The rush of new cyclists, created by high gas prices, is driving up demand for bike safety classes.
By Ben Arnoldy | Staff writer of The Christian Science Monitor | August 25, 2008
The high price of gas is creating a surge in bicycle commuting across the country, not just in West Coast cities but in places like Louisville, Ky., and Charlotte, N.C. The rush of newbies has triggered tensions with drivers unaccustomed to sharing the road, and driven cyclists to seek out traffic training.
“I’m getting hammered by mayors asking, ‘What are you doing about all these new bikers on the street and nobody knows the rules of the road?’ ” says Robert Raburn, executive director of the East Bay Bicycle Coalition in Oakland. When the organization started classes in 2003, it offered maybe two a year. Now, it has six slated for September with two more to be announced.
In the Bay State, MassBike reports offering two dozen classes this year, compared with three the year before.
In Orlando, we will soon have an LCI meeting to set a class schedule for this fall and next year. That schedule will be advertised on this website. I expect Florida’s bike commuting numbers will surge as the weather becomes more hospitable. Everyone else’s fall is our spring. Hopefully we’ll be up and running with a series of traffic cycling courses.
Cities are also exploring ways to accommodate cyclist needs beyond pricey infrastructure upgrades. Some are painting “sharrows,” a symbol on road surfaces, to remind drivers that cyclists are allowed on the road. “What we are really pushing for is more education both for cyclers and cars …We have cyclists riding down wrong ways in bike lanes. And drivers not looking when they are turning or opening doors,” says Kerri Richardson, spokeswoman for the Louisville mayor.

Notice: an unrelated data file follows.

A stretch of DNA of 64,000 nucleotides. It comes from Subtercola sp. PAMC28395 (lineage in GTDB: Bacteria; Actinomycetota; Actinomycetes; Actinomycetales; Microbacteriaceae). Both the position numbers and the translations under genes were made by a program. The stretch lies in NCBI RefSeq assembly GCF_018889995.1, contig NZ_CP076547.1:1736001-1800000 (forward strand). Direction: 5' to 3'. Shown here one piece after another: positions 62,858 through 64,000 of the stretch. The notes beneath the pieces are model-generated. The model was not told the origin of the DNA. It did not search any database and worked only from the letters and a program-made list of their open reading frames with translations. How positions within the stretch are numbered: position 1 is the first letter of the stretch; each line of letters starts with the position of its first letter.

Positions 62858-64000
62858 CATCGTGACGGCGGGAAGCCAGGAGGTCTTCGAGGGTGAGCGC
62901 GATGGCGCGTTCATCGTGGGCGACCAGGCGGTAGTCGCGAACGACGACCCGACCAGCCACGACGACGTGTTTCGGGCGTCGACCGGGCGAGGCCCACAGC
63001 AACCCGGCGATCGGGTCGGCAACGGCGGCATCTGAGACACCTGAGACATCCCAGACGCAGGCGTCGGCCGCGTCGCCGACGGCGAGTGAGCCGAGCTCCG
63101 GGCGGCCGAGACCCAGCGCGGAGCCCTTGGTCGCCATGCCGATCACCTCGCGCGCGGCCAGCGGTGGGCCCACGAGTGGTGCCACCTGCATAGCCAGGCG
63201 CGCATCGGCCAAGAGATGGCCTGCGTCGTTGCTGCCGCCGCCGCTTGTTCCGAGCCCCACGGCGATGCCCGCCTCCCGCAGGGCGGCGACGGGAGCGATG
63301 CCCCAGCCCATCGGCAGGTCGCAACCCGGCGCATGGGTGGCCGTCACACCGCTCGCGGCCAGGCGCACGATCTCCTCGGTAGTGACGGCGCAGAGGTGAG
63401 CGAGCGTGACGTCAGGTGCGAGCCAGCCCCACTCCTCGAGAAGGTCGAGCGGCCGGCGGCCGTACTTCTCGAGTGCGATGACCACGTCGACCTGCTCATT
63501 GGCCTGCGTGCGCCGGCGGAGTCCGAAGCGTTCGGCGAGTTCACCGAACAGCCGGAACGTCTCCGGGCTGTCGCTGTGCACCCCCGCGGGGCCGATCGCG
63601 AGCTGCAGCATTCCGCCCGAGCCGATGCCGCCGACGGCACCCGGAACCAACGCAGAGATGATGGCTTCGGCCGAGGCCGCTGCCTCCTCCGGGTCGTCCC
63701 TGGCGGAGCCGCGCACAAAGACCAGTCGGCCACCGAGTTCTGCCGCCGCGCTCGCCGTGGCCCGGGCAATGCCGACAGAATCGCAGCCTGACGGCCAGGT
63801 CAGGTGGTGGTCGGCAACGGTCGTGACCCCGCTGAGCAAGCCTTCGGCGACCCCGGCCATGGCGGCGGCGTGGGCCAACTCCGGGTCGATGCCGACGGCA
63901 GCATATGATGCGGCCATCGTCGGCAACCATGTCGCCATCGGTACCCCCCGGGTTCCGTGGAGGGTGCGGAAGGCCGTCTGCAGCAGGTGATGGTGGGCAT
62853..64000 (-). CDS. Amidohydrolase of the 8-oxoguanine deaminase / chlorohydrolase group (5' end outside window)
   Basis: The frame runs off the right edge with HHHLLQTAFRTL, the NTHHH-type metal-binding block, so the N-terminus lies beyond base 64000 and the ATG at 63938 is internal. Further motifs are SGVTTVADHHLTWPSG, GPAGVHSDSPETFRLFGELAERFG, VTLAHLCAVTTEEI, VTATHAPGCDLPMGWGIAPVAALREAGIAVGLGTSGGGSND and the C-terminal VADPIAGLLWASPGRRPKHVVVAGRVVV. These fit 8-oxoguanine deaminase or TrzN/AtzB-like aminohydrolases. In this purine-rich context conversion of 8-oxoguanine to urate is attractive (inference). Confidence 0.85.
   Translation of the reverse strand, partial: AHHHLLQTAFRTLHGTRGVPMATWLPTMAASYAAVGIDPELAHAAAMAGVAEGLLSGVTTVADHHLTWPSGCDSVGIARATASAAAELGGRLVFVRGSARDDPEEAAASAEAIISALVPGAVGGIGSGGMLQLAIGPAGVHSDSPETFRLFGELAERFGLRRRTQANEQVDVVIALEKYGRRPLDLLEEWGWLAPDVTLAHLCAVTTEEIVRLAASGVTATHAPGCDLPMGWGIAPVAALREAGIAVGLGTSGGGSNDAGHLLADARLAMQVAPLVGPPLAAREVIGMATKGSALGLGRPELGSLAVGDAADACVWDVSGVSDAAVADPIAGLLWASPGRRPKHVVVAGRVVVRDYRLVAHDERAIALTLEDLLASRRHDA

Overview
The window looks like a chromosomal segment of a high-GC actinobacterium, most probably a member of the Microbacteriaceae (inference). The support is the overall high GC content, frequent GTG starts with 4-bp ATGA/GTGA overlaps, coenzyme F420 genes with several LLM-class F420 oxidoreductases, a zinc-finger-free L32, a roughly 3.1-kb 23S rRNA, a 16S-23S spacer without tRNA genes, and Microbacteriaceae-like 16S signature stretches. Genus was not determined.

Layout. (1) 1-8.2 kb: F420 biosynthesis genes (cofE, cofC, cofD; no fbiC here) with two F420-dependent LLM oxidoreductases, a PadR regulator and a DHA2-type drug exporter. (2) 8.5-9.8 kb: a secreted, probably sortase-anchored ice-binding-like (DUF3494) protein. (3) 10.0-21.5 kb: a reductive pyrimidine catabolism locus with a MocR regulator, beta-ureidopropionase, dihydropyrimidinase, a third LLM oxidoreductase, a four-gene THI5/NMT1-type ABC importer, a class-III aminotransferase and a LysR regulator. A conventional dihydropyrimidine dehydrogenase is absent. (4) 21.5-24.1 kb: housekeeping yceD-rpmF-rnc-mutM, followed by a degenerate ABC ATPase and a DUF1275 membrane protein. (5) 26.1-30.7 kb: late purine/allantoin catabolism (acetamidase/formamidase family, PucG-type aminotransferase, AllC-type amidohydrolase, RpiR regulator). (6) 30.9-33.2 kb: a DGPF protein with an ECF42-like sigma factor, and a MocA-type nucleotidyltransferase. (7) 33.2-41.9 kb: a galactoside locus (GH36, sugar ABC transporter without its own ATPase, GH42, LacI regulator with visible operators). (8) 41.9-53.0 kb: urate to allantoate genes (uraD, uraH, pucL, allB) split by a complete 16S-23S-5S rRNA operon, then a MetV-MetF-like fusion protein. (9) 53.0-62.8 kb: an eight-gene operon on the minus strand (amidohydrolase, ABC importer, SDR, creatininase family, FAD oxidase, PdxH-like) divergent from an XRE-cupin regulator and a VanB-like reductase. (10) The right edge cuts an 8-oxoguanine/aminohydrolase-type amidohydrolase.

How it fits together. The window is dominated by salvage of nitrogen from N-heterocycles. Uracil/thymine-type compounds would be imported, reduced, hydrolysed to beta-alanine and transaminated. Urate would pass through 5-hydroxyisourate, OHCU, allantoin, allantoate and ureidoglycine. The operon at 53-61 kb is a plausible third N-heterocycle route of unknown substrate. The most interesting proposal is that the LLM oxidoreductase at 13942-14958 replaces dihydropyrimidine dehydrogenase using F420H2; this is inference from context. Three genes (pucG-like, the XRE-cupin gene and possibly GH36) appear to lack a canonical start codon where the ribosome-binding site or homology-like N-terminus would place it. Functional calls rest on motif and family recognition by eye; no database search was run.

Yes! Now that’s what I’m talking about!
We can solve 80% of the problems by educating cyclists because an Effective Cyclist can ride safely and easily even in a less-than-perfect traffic environment. Safe and courteous cyclists actually help to educate motorists by example. “You’ve got the power!”
Introduce public awareness, a cultural insistence on better behavior and a sense of community on the road, and what might we create? No one’s tried it because the Cyclist Inferiority Complex has been accepted by national cycling advocates and infrastructure has long been seen as the way to promote cycling. Now cycling is promoting itself. And the economy sucks. The coffers are dry. The people are feeling overtaxed. What a perfect opportunity to try something different!
Infrastructure-first advocacy leads to crappy, substandard appeasement, gratuitous nonsense and stuff that’s just downright deadly. And it offers up this junk to uninformed cyclists who don’t have a clue how to outsmart it. We could solve so many problems with education and an attitude adjustment (one that would benefit all members of the community). Then we can look at where smart infrastructure benefits smart cyclists.